Last week we passed the two-year anniversary of Evolving Personal Finance; our first post went up on November 21, 2011. (It was so interesting for me to re-read that post and see how much and how little has changed in terms of my vision for this blog!) I let the one-year anniversary pass without comment because it didn’t feel like that much of an accomplishment for me, but this year for whatever reason I am feeling like I’ve built something substantial here and the anniversary deserves mention!
As I’ve had my eye on this anniversary on my calendar, I realized that writing EPF and participating in the PF blogging community has truly enriched my life in a variety of ways. As a PF blogger, increasing riches (net worth) is definitely something I care about and have my eye on, and yet the vast majority of the benefit I have received from writing EPF has been non-monetary. I consider the great part of my current wealth to be non-monetary (relationships, health, and so forth), so it is natural for me to recognize the positive impact EPF has had on me aside from the bottom line.
Blogging Enriched Me Figuratively
Friends from the internet: I have so many relationships now that I wouldn’t have without EPF! There are a bunch of bloggers with whom I have reciprocal commenting relationships and I’ve also gotten to know many readers through their consistent comments here. I wouldn’t say that I’ve transitioned any of these relationships into friendships similar to those I have IRL like some bloggers do – I don’t typically chat with them in real time, for instance – but I still find great joy and value in them. I really appreciate how EPF has enabled me to “meet” people who are very different from me (and sometimes, literally meet them!). Almost everyone I interact with regularly IRL is either a grad student/postdoc or a member of my church, so that doesn’t make for much diversity (particularly in age – 20s to early 30s). The PF community online is so much more diverse that I’m gaining a lot of exposure to different walks of life and it’s very interesting.
Better friendships IRL: A small percentage of my IRL friends read EPF, but I love it so much when the ones that do comment or start a conversation with me after reading a post. Personal finance is really an intimate topic – how we use our money truly reveals what we value in life. My friends can get to know me better and probably around topics that won’t come up in everyday conversation, and if they let me I get to know them better, too! We definitely get into deeper conversations because of my putting this content “out there.”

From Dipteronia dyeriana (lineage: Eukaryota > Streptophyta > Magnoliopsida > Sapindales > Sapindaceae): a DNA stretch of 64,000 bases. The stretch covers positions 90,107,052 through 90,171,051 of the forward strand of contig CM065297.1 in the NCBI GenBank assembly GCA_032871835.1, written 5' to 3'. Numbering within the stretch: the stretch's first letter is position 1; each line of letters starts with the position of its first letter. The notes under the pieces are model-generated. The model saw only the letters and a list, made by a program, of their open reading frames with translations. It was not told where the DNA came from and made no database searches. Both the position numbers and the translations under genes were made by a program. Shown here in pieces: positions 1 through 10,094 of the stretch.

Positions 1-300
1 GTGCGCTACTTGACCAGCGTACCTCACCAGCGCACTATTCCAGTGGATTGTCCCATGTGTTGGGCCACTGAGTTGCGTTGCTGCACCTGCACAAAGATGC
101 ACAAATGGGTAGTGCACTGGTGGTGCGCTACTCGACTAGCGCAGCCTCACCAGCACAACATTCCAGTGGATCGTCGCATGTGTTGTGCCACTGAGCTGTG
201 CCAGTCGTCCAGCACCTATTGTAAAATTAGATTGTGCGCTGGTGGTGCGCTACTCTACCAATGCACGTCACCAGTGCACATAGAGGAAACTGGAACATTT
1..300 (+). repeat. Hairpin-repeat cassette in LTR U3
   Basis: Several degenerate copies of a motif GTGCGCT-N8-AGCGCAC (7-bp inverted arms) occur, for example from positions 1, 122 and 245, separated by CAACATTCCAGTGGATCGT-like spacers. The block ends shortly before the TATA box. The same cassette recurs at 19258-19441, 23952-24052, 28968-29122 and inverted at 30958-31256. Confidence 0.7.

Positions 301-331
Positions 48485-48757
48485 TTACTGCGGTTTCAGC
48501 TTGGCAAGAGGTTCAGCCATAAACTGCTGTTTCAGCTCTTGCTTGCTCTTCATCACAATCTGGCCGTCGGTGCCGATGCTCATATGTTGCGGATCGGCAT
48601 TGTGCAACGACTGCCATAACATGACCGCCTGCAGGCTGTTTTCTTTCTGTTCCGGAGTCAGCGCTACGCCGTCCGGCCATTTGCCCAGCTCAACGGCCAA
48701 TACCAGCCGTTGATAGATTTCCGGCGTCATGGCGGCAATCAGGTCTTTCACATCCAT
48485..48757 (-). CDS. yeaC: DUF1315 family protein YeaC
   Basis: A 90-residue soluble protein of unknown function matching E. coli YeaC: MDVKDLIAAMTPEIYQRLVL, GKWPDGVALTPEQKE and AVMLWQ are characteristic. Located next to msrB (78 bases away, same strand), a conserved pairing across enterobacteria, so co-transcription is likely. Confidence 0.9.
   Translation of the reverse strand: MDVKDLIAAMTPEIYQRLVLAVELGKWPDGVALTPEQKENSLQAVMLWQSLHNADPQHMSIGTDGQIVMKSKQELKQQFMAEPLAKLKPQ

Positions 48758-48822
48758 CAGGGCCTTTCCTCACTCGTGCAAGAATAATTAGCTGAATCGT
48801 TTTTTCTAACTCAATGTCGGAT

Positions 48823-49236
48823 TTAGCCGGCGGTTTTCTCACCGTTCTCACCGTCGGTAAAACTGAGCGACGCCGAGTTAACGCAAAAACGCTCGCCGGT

Learning a ton: For a non-professional, I really think that I have a good grasp on personal finance and I have seen the diversity of approaches to budgeting, investing, debt reduction, etc. I wouldn’t have gained that knowledge without regularly reading so many PF blogs and doing research for my own posts.
Post archives: We now have 421 published posts, more than three-quarters of which are my weekday new-content posts. I finally have that feeling that I’ve built something substantial here that can entertain, inform, and stimulate a reader. I particularly love it when I hear from readers that they learned something new and helpful (or difficult to figure out) from one of my posts. The post that I have gotten the most positive feedback on is my one clarifying what earned income is for a graduate student for the purposes of contributing to an IRA. I love seeing search queries coming in that I know are leading readers to that post.
Connections to community: Through writing EPF and participating in the PF blogosphere, I have gained the confidence to sit on a personal finance committee at my university and to volunteer with the financial ministry at my church!